Herbert?s tenor sax has a sweet but muscular tone, his lines both pensive and celebratory, as if on a spiritual journey, one accepted for all its ups and downs. Yet, there is a nagging sense of calculation here. While his chops are hardcore and his resume suitably hip (work with Freddy Hubbard, Chicago Met Jazz Orchestra, Charles Earland Quartet) this seems more like a note for note tribute to heroes rather than an exploration of new ground. I could listen to spiritual Bop all day long, but with something this close to an appropriated style, I feel like turning this off and putting on some Coltrane.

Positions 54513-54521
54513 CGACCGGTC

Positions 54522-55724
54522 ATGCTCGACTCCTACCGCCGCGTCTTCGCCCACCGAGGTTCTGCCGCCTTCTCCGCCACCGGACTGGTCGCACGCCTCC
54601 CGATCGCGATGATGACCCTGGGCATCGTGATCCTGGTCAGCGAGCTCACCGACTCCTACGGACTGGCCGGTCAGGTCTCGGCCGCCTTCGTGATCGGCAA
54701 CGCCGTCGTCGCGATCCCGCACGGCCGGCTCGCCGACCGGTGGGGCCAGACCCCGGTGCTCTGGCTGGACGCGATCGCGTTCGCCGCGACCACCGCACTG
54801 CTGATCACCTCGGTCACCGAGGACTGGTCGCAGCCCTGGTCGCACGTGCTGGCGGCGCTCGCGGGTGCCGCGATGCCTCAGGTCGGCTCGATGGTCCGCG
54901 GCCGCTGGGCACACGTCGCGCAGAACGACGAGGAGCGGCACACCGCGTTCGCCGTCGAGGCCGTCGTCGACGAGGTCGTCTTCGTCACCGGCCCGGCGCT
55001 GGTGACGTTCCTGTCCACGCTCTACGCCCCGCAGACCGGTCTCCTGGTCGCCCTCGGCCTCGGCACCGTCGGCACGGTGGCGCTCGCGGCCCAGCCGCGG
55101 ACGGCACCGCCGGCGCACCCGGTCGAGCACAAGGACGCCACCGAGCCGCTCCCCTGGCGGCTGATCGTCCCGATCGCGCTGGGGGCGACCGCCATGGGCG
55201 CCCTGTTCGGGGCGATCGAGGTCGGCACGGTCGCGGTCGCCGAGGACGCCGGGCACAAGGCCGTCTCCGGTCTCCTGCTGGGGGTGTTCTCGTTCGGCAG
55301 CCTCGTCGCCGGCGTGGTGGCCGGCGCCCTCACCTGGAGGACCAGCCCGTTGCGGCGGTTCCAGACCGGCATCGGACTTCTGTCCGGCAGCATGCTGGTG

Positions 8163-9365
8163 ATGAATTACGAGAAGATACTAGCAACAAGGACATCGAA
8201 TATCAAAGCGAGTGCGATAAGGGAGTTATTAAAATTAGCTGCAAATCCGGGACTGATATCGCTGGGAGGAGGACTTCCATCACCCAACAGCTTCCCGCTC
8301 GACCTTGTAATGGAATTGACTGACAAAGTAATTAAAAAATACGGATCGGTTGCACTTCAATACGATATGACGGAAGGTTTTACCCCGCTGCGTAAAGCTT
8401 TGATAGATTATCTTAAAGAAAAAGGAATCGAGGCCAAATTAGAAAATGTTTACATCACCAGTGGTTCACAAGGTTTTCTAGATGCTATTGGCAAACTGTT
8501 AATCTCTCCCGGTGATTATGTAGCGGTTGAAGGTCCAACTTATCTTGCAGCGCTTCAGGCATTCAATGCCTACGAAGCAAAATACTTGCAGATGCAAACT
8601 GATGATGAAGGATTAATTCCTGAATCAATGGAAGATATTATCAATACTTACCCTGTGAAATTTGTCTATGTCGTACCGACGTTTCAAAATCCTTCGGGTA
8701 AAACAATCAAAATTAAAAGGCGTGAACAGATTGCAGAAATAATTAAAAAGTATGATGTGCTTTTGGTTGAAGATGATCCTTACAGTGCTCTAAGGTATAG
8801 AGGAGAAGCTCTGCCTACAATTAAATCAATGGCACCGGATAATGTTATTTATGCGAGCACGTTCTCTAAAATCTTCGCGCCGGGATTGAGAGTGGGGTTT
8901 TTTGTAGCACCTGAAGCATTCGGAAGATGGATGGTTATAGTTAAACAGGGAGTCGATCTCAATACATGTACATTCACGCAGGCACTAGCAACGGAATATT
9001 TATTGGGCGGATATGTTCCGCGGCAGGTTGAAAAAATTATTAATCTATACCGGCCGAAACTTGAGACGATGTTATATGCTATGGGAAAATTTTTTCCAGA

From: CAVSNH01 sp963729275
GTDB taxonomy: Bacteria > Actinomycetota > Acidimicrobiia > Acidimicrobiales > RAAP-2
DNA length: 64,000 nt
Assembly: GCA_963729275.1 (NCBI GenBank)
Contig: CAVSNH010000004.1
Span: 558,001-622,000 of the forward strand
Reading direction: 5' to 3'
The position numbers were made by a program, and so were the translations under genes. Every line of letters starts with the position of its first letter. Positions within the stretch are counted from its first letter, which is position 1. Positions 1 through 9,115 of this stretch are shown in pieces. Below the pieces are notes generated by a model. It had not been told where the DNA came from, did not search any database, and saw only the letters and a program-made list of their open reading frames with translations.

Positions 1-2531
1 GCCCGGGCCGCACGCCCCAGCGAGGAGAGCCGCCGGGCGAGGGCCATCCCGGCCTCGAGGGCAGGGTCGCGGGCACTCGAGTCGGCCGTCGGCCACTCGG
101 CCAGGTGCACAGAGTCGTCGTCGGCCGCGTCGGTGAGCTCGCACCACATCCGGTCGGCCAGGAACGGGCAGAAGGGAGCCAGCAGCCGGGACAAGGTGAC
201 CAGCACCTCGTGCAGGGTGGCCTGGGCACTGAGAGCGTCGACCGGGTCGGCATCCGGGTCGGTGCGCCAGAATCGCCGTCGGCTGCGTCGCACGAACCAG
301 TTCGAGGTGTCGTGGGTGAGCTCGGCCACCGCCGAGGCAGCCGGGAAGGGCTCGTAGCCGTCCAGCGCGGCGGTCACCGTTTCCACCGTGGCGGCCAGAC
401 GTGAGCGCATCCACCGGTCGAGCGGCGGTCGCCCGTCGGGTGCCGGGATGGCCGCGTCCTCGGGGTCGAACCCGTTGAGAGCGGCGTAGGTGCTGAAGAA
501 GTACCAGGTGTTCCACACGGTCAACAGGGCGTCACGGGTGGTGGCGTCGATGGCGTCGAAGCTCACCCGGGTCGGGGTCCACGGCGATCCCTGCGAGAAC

Not that this is all textbook. Herbert?s sweet tone and ideas show up in spades on his solos, especially on ?The Temple of Silence? and ?The Eternal Void.? What makes this set step beyond an exercise in classic bop trademarks are the solos, and a command of the instrument and arrangements that illustrate passion and sincerity. I just wish Herbert has stepped out a bit more on his own, and used the comforting giant steps of his heroes as stepping stones to his own awakening. 5/10 -- Mike Wood (22 August, 2007)